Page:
Boeing chief apologises to crash victims families

Boeing chief Dave Calhoun issued a public apology to the families of victims of two crashes as he was quizzed by US senators during an appearance in Washington.  

He admitted that the culture at company was “far from perfect” amid ongoing safety concerns. 

Colhoun addressed Congress in the wake of a panel falling off an Alaska Airlines B737 Max 9 in January and crashes involving two Max aircraft in Asia and Africa which killed a total of 346 people in October 2018 and six months later.

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In a written testimony, Calhoun, who is to step down at the end of the year after being appointed chief executive in 2020, said: “I would like to speak directly to those who lost loved ones on Lion Air Flight 610 and Ethiopian Airlines Flight 302. 

“I want to personally apologise, on behalf of everyone at Boeing. We are deeply sorry for your losses. 

“Nothing is more important than the safety of the people who step on board our airplanes. Every day we seek to honour the memory of those lost through a steadfast commitment to safety and quality.”

However, Senate sub-committee chair Richard Blumenthal demanded to know what Boeing was doing “to end this broken safety culture”.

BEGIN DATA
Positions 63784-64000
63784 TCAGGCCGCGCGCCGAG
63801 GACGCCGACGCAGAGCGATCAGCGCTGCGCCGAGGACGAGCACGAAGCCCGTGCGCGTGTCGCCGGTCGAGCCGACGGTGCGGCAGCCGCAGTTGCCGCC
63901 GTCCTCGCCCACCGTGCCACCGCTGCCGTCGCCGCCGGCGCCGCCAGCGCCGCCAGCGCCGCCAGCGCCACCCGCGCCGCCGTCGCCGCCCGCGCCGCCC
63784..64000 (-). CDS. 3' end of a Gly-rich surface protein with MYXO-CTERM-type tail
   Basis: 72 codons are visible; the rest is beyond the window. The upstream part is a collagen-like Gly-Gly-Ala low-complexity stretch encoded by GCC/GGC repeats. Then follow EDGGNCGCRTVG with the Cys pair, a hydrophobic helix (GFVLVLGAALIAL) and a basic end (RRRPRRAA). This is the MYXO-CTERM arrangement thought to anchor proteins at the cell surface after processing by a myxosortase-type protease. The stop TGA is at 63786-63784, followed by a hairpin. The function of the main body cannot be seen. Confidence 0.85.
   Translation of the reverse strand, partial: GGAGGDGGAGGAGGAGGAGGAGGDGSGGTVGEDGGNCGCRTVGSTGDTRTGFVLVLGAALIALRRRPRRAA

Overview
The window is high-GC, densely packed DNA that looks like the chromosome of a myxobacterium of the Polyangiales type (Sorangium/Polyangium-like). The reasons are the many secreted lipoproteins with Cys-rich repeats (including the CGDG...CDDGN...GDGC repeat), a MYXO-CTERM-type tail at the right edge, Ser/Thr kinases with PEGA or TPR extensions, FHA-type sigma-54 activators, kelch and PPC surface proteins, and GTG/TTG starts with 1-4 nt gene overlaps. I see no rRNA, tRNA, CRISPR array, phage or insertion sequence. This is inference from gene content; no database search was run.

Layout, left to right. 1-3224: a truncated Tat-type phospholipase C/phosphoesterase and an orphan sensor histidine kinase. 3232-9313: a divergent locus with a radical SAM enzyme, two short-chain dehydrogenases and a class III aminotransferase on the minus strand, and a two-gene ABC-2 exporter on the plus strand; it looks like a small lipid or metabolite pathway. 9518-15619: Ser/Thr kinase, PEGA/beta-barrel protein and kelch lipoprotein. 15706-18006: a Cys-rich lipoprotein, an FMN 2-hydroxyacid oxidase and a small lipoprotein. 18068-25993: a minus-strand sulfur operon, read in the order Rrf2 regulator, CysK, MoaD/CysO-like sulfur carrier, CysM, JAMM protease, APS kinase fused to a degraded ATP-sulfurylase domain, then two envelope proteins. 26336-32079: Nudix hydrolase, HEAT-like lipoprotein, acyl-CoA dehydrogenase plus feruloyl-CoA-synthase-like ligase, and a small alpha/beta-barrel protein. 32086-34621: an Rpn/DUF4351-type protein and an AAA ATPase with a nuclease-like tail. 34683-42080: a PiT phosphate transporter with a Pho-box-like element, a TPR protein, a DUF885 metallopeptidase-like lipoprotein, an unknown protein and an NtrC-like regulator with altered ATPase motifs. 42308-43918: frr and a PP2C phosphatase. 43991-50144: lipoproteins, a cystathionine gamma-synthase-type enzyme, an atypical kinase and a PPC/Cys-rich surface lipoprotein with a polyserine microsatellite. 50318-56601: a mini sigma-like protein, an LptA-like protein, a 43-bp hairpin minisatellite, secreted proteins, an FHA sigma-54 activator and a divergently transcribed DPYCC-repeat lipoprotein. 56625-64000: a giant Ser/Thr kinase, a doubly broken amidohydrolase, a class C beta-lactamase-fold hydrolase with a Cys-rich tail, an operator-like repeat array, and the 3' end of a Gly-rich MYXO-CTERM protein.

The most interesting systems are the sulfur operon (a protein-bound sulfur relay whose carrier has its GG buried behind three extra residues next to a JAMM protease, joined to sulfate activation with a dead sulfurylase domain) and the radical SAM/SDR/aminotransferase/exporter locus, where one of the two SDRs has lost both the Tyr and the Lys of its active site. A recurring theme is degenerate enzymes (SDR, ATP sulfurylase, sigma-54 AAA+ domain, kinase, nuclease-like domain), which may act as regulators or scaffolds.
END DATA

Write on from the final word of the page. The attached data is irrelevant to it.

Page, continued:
Calhoun said: “We deeply regret the impact that the Alaska Airlines Flight 1282 accident had on Alaska Airlines’ team and its passengers, and we are grateful to the pilots and crew for safely landing the plane. We are thankful that there were no fatalities.

“In our factories and in our supply chain, we took immediate action to ensure the specific circumstances that led to this accident would not happen again. Importantly, we went beyond to look comprehensively at our quality and manufacturing systems.”

He added: “Much has been said about Boeing’s culture. We’ve heard those concerns loud and clear. 

“Our culture is far from perfect, but we are taking action and making progress. We understand the gravity, and we are committed to moving forward with transparency and accountability, while elevating employee engagement.

“We are committed to making sure every employee feels empowered to speak up if there is a problem. We also have strict policies in place to prohibit retaliation against employees who come forward. It is our job to listen, regardless of how we obtain feedback, and handle it with the seriousness it deserves.”

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